When we returned to Sher Bagh, the staff informed us that there was a problem with our afternoon reservation – we were waitlisted for the jeep but the cantor was available. I cancelled on the spot – we had seen a tiger, those game drives were incredibly long and it wouldn’t hurt to relax and enjoy the camp. We decided to check out the Dastkar Crafts Center which sells crafts produced by women in the area. Not much of interest there though. We proceeded to the “real” Anokhi where Jeane bought several outfits. While we were there (we had come with our personal driver), a large contingent from Sher Bagh showed up via the courtesy vehicle provided by the store – it was a good day for Anokhi. The nice thing is a portion of their proceeds go to the Dastkar Crafts Center. We visited the Anokhi in Delhi and found this store to be about the same size with the same selection. We continued on to the “other” Anokhi – Jeane ordered the custom tablecloth. I hope it arrives as they could not complete one while we were in India. From there we went to Ranthambore Fort which was a self tour – it was pretty impressive for a 10th century military stronghold. We headed back to Sher Bagh to relax until dinner.

Prior to dinner, we had an opportunity to chat with Usha, Sher Bagh’s general manager. She is a lovely woman who is passionate about preserving the tigers. She is at Sher Bagh because her husband is a local doctor.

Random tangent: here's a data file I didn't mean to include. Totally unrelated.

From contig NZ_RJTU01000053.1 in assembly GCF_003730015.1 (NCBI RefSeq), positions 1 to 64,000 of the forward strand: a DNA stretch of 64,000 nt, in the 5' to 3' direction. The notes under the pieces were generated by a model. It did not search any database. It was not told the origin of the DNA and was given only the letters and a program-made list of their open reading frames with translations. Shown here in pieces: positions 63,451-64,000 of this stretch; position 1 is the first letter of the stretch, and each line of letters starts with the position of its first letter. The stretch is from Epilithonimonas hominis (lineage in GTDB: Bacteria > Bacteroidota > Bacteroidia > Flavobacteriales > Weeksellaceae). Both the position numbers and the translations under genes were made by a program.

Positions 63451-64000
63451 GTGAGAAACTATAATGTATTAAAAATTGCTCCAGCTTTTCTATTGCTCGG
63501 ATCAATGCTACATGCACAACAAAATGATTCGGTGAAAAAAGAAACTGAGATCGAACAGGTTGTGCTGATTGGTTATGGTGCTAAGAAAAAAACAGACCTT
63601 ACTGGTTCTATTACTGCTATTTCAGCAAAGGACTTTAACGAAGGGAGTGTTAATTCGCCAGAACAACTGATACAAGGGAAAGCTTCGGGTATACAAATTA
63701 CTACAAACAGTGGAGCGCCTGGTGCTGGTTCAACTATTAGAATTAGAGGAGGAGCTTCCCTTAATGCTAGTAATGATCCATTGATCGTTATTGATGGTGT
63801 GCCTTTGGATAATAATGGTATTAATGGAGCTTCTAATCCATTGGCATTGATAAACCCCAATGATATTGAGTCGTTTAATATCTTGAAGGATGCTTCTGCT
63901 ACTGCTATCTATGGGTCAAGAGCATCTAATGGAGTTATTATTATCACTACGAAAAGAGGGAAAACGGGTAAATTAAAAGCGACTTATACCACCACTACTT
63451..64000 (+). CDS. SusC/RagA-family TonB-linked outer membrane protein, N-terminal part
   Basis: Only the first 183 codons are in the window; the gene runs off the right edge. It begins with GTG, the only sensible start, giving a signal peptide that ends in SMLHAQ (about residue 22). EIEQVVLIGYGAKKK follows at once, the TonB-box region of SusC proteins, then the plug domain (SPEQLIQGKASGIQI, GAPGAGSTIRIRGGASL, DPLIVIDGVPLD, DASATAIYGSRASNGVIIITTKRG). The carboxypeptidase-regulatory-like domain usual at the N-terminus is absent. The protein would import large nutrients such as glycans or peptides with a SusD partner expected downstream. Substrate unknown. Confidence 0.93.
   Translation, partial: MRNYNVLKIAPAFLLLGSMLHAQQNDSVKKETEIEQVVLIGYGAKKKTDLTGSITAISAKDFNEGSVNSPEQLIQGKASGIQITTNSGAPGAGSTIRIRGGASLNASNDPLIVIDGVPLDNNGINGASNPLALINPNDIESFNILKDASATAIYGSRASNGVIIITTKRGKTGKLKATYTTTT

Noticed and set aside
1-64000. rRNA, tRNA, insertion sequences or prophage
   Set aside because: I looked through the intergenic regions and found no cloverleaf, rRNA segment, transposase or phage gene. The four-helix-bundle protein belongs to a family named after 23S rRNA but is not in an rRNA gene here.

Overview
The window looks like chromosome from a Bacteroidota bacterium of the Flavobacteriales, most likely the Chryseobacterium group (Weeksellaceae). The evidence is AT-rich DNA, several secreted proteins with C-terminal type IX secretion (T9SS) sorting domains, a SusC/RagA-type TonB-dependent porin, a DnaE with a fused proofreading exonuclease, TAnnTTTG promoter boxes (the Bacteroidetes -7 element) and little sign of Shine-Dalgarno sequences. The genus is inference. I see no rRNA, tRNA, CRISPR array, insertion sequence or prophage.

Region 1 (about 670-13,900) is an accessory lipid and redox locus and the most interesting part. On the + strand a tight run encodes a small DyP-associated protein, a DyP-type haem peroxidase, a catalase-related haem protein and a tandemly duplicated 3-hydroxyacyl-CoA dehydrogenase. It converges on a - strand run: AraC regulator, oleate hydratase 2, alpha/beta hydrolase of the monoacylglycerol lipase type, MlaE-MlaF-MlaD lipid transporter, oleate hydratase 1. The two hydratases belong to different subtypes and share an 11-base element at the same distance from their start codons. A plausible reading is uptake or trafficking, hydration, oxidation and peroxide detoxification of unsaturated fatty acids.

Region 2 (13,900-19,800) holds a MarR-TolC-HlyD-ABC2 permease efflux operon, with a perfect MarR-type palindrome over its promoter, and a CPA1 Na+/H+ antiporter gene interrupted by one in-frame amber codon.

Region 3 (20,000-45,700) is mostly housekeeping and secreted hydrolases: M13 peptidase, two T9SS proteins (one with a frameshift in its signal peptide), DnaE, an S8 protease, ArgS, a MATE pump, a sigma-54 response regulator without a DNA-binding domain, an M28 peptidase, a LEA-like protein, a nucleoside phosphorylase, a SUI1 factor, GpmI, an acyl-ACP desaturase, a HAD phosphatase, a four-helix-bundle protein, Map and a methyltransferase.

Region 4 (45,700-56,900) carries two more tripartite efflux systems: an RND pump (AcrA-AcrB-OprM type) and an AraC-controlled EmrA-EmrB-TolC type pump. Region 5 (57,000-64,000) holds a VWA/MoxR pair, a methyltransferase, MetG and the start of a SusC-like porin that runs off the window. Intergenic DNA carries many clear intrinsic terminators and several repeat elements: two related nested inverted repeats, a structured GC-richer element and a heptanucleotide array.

The buffet dinners at Sher Bagh were typical Rajasthani cuisine, mostly vegetarian. It food was delicious. In honor of Jeane’s birthday, we had a traditional Indian pudding followed by a cake with candles which she shared with all of the guests after they sang “Happy Birthday” to her. It was a great day for her.

The next morning, we “slept in” until 5:30 or so. Our private jeep left promptly this time but fortunately it was much warmer. We saw a wild cat on this drive, a real bonus as wild cat sitings are quite rare. We also saw some great scenery – the game park is huge and we covered quite a bit of it today. We had traveled with the same couple from London on all three game drives and promised to e-mail copies of our photos. We returned for a full breakfast and checked out, ready to catch the train to Delhi. We had sent our driver ahead with most of our luggage so we wouldn’t have to deal with it on the train.
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Old Mar 5th, 2005, 12:59 PM
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I didn't comment much on the accomodations at Ranthambore, probably because they are pretty basic. The camp is nicely landscaped and thoughtfully laid out however. Hot water is available in the mornings, after game drives and on request at other times. How hot depends on how many in the camp have showered. Water bottles are provided at night as it gets quite cold (40's - 50's). Although the tents are not heated, I found the beds so warm that I was sweating in the middle of the night. If you want a/c or heat, a pool or any other amenities, I suggest Vanyavilas at twice the price. The primary reason we stayed at Sher Bagh was the social atmosphere. We were not disappointed. My guess is that the guests staying there were 80% British and 20% American. We would definitely stay there again.